Python, Technology

Codestellation: The Friendly Hackathon

As I mentioned in a previous post, I attended Codestellation this past weekend – the fourth annual beginner-friendly hackathon hosted on my campus. I had heard about it last year, but I didn’t get a chance to participate due to being busy with the start of my Master’s program. When I saw the flyers around campus for this year’s event, I knew I had to seize the opportunity to attend. I’m so excited that I did!

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Research, Science, Science Fridays

The First Successful Gene Therapy for the Worst Disease You’ve Never Heard Of

In October 2015, a 7-year old boy received life-saving surgeries involving skin grafts made from his own modified skin cells in the first successful gene therapy to-date for junctional epidermolysis bullosa (JEB).

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Blog Updates, Python, Science

Blog Update!

Happy November!

Halloween has come and gone, and I haven’t made a post here in a month. Yikes! Research and report writing, as well as job hunting, have been keeping me quite busy, but that’s no excuse for my lack of writing here.

Updates in this post:

  • Science Fridays
  • Codestellation
  • Progress in Python and Japanese studies

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Education, Research, Science

The Challenge of Novelty

Hello again, and happy September!

It seems like my posting is now becoming monthly, instead of weekly – and for this, I apologize! Research has been keeping me busy, along with other things. By the time I finish my work for the day and have dinner, all I want to do is relax! (And study Japanese, which I’ve been determined to make time for in the evenings as consistently as possible.)

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Japanese Language Studies

Progress Update: Japanese Studies

Hello, and happy August!

I apologize for my lack of posts in the past 2 weeks. I know that I said before that I would post at least once a week, but keeping up that posting schedule has been difficult in the past few months.

Today, I’d like to share another progress update with regards to my Japanese studies!

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Japanese Language Studies

Progress Update: Japanese Studies

I have been procrastinating a lot with my Japanese studies, and progress has been slow. I get motivated, I study for a while, and then life gets in the way and I stop. Then, I pick it back up again after a few months, and the cycle continues. I have found it quite difficult to maintain a consistent study schedule, and being in graduate school has made it more challenging. Of course, as the saying goes, making up excuses is itself its own excuse!

And so, I have a new goal: Complete Genki Vol. 1 by the time I graduate with my Master’s degree (which will officially be in May of next year).

In this post, I’ll be sharing what I have been up to lately with regards to my self-studying.

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Python, Science

Progress Update: Python

I can’t believe it has been three months since I started learning Python!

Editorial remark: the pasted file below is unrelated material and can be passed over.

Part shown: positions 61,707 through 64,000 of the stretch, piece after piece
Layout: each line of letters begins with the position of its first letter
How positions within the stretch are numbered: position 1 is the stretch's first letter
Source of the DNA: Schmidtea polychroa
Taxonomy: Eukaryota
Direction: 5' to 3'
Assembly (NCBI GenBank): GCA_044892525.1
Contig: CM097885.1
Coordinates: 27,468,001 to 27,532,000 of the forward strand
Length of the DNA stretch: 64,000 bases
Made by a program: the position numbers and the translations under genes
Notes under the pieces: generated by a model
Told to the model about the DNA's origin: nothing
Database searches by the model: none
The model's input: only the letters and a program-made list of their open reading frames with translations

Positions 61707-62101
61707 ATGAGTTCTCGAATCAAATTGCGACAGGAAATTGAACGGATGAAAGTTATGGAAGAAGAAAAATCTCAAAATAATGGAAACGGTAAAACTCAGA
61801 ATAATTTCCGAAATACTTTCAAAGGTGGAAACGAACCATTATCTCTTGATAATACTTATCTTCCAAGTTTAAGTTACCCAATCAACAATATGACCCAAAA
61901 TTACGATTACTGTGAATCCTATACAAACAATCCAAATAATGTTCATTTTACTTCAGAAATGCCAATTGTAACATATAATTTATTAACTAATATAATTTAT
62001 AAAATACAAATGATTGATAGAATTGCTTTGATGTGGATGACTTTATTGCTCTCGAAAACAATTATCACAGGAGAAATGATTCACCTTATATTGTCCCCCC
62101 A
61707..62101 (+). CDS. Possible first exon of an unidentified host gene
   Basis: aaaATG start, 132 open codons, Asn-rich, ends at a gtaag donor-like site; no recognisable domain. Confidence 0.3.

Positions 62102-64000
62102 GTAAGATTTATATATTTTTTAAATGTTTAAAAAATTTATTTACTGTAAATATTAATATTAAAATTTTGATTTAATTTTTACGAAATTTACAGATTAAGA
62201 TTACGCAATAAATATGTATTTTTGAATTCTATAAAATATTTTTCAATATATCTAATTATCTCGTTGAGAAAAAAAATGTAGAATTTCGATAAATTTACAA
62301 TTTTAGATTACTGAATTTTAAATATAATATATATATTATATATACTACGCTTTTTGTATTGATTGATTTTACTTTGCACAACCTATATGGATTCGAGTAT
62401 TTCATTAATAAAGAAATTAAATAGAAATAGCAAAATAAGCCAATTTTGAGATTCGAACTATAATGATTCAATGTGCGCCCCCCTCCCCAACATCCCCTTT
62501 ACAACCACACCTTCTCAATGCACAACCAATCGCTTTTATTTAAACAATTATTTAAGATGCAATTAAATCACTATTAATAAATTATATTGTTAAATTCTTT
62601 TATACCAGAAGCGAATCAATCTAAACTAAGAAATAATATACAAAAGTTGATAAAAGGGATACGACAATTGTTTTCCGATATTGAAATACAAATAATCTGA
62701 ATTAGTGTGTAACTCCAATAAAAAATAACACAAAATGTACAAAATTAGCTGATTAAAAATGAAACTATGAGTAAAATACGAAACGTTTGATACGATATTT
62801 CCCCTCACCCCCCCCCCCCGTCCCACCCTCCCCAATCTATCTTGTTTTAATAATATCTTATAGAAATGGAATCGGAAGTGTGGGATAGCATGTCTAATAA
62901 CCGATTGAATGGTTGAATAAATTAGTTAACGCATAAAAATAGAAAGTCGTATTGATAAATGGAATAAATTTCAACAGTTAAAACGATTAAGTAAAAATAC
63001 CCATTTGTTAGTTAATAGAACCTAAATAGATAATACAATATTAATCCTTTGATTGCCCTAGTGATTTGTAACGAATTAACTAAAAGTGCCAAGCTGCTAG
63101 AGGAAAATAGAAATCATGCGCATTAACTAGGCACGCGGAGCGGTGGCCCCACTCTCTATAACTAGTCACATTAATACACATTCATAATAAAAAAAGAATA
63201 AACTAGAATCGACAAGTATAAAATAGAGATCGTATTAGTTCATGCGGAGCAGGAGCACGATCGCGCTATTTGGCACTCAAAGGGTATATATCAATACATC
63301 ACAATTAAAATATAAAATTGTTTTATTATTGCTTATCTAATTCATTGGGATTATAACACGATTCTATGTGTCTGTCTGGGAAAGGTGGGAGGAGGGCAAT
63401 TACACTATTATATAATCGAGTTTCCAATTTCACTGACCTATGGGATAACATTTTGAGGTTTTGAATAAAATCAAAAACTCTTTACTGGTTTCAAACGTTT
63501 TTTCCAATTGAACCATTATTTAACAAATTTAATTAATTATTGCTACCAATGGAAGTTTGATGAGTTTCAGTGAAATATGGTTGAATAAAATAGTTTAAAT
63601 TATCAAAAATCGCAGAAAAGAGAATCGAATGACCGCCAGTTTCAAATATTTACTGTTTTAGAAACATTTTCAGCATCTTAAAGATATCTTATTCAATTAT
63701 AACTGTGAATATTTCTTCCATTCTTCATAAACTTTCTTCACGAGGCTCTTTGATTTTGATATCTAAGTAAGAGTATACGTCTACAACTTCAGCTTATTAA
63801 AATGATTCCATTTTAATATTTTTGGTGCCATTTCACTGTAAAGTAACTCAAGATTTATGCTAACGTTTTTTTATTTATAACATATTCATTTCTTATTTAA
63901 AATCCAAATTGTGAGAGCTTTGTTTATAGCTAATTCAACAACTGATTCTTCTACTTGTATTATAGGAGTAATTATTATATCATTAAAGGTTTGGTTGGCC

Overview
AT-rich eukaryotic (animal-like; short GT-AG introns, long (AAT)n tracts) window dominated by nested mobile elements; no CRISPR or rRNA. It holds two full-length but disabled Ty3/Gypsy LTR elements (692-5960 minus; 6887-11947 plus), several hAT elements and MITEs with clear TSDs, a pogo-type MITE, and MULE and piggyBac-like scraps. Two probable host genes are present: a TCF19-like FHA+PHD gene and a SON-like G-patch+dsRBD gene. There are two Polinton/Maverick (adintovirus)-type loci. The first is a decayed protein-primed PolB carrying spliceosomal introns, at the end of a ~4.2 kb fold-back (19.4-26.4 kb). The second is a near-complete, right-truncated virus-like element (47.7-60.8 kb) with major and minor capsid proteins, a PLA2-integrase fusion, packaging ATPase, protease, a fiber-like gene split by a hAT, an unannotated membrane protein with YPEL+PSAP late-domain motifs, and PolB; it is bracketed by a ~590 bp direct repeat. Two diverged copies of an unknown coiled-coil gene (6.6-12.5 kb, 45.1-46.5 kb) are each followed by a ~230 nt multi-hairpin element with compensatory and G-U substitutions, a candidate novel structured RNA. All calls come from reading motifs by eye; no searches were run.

(Or rather, it’s been three months since I started from scratch with Python Crash Course by Eric Matthes, after giving up on Codeacademy’s Python course for various reasons, which I wrote about here.)

I’m about halfway through PCC so far, nearly done with chapter 6 (about dictionaries). I really enjoy this book, and I’m so glad I came across it in the public library when I did. In this post, I’m going to talk about what I’ve learned from experimenting with different approaches to not just understanding the material, but remembering it.

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Education, Science

How to Read Scientific Journal Articles

During my researching and reading for my thesis project proposal (which I should finish soon!), I’ve come to realize that my ability to discern whether a given paper will be useful has improved a lot since I began graduate school. Before, I would have to read a paper in its entirety to figure out if I need it or not, which puts quite a few hours of valuable time down the drain.

My first semester in the program, I had a lot of papers to read each week for two reading-heavy courses, and I found myself struggling to keep up some weeks more than others. I spoke with professors and classmates and did some Googling to get some ideas of how to read long and/or dense papers more quickly without losing understanding of the material, but the biggest teacher has really been simple: just read more papers. This was one of the first pieces of advice I received, but at first, I wasn’t convinced it was very helpful. Why would reading more papers help if the sheer number and length of papers I had to read was what I was struggling with in the first place?

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Education, Science

What Undergraduate Biology Laboratory Courses Don’t Teach You

Hello again!

I apologize for the lack of posts as of late. I have been adjusting to a new routine of lab work in the summer, as well as working on a proposal for my upcoming thesis project in the fall semester. I went home for some vacation time – only 4 weeks – and I have been slowly plodding through a cold I managed to catch (probably while I was traveling).

Since returning to the lab (more regularly at least than during the previous spring semester), I have come to realize that learning in a lab is different now, as a graduate student, than it was when I was an undergraduate student. That’s what I’m going to talk about in this post!

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